Springtime in the Mid-Atlantic means it is time for one of the great marvels of nature to display itself. In this case it is the spawning of the horseshoe crabs. Near the full and new moons of May and early June, predominantly at night, hundreds of thousands of horseshoe crabs will make their way on to sandy beaches to spawn. This spawn will not only ensure the perpetuation of the horseshoe crabs, but will also serve as fuel for the migration of shorebirds from Tierra de Fugo at the southern tip of South America to the Northern Artic circle where these birds will nest. Much of the following information has been taken from the stock assessment recently completed as part of the Atlantic States Marine Fisheries Commission horseshoe crab management plan. If you want more information on horseshoe crab management, it can be found on our website at Horseshoe Crabs. Additional information can also be obtained at www.ASMFC.org, and information about the biology of the horseshoe crab can be found at www.horseshoecrab.com.
The status of the horseshoe crab, Limulus polyphemus, population along the Atlantic coast is of great concern for a number of different interests. Horseshoe crabs play an important role in marine and estuarine ecosystems. In addition, the species serves as a primary bait source for several important commercial fisheries and is the backbone of a major biomedical process. Despite its importance, little is known about horseshoe crab abundance and stock dynamics. However, with each new year of data comes better understanding.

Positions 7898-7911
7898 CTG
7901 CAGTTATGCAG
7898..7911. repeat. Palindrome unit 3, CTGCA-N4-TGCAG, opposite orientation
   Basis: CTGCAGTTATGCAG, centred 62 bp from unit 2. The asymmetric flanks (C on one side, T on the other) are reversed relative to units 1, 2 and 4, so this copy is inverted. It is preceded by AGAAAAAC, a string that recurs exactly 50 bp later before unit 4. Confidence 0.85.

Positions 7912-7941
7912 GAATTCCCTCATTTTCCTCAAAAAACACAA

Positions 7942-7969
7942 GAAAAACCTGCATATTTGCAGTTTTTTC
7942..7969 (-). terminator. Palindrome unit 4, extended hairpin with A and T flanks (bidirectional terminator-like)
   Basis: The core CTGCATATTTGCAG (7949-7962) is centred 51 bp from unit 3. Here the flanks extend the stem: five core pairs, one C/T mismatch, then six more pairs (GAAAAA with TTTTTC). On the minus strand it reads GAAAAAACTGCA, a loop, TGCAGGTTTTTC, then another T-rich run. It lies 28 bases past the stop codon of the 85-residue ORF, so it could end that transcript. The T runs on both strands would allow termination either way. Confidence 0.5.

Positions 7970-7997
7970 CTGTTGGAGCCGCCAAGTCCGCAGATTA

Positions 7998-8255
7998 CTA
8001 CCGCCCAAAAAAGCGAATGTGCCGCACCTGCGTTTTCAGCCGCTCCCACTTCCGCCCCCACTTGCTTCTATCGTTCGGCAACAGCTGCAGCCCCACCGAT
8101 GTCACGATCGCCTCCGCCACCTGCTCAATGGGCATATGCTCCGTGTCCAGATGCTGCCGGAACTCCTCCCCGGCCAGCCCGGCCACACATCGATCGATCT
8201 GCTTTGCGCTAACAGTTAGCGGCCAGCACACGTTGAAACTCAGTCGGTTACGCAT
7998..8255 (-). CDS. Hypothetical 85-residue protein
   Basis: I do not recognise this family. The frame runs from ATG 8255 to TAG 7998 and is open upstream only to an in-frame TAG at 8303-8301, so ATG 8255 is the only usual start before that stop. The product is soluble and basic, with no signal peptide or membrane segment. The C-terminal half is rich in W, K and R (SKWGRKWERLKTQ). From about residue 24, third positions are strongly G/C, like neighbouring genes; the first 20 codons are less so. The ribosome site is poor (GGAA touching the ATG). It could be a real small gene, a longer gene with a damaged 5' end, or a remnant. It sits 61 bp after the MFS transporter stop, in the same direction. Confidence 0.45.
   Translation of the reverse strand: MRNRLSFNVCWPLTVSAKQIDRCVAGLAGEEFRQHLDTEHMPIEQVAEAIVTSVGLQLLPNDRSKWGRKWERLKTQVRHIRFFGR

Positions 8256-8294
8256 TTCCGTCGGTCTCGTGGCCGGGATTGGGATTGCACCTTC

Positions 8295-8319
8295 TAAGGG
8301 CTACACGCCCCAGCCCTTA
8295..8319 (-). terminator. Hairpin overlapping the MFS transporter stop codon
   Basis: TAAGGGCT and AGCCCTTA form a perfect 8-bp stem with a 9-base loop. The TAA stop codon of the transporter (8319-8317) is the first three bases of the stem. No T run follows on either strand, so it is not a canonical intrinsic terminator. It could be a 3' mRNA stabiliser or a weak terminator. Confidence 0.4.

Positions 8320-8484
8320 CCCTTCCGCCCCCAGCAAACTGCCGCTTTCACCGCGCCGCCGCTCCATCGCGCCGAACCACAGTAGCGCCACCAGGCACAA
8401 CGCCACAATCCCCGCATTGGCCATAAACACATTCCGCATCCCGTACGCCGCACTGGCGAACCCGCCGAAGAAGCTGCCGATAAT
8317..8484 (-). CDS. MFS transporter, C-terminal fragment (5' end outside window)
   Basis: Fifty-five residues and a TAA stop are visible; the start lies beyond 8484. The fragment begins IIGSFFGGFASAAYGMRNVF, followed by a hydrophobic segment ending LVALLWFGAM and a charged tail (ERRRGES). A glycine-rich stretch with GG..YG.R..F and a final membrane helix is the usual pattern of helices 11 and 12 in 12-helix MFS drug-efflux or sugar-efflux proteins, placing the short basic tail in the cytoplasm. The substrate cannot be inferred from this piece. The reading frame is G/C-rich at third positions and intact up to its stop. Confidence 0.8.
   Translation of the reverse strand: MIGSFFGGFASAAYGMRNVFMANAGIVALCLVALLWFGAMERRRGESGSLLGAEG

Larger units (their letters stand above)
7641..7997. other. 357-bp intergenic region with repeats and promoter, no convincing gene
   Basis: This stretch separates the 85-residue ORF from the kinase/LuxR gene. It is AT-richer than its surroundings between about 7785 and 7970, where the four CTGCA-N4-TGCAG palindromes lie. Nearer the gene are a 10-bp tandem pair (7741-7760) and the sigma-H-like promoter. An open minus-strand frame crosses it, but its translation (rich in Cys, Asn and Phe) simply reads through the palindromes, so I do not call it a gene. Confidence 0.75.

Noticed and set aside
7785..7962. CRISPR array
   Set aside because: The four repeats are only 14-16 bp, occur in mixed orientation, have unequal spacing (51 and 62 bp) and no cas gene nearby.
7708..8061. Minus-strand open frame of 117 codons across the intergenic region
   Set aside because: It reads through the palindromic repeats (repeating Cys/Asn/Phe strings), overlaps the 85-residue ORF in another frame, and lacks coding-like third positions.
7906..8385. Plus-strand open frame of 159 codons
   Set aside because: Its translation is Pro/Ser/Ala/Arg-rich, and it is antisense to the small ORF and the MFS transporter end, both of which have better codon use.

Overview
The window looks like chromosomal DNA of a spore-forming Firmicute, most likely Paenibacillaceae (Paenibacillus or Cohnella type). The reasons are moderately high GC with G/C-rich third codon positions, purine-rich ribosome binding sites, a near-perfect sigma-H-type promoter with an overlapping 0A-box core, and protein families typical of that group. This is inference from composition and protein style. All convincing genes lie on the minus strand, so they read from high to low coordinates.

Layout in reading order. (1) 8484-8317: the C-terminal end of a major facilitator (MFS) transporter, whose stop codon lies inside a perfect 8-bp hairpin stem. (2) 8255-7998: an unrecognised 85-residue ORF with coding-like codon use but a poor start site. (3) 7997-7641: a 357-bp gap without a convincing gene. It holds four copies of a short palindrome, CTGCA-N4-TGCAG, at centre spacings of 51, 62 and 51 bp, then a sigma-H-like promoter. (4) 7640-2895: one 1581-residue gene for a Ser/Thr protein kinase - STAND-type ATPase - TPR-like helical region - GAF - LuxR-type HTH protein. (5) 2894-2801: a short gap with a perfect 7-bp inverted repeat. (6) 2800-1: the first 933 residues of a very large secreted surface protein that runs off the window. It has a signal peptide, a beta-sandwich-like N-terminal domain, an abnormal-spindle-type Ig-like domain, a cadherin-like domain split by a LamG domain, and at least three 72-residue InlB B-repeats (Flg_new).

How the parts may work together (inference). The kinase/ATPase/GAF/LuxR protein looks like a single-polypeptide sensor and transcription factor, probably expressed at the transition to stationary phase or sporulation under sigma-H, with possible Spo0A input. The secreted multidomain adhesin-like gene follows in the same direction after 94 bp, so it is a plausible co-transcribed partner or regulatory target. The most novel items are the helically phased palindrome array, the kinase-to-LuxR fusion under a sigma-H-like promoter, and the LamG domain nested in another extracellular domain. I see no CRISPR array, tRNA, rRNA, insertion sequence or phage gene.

Horseshoe crabs are characterized by high fecundity, high egg and larval mortality, and low adult mortality (Botton and Loveland, 1989; Loveland et al., 1996). They breed in late spring on low-energy coastal beaches along the Atlantic coast, laying eggs in nests buried in the sand. Planktonic larvae hatch from the eggs within 2-4 weeks, although some larvae may overwinter within nests and hatch out the following spring (Botton, et al. 1992). Larvae settle within a week of hatching and begin molting. Juvenile crabs remain in the intertidal flats, usually near breeding beaches. Older individuals move out of intertidal areas to deeper waters (Botton and Ropes 1987). Crabs are thought to mature around 10 years of age, and may live up to 20 years.
Adult horseshoe crabs migrate from deep bay waters and the Atlantic continental shelf to spawn on intertidal sandy beaches. Beaches within estuaries, such as the Delaware and Chesapeake Bays, are preferred because they are low energy environments and are protected from the surf, thus reducing the risks of stranding during spawning events. Spawning generally occurs from March through July, with the peak spawning activity occurring around the evening new and full moon high tides in May and June (Shuster and Botton, 1985). In the Delaware Bay and the coastal bays of Maryland, spawning activity gradually increases prior to the full and new moon, peaks on the day of the full and new moon, and then gradually decreases (Maio et al. 1998; Maryland Department of Natural Resources 1998). However, in the Chesapeake Bay, peak horseshoe crab spawning does not occur consistently on any one day around the full and new moons (Maryland Department of Natural Resources 1998).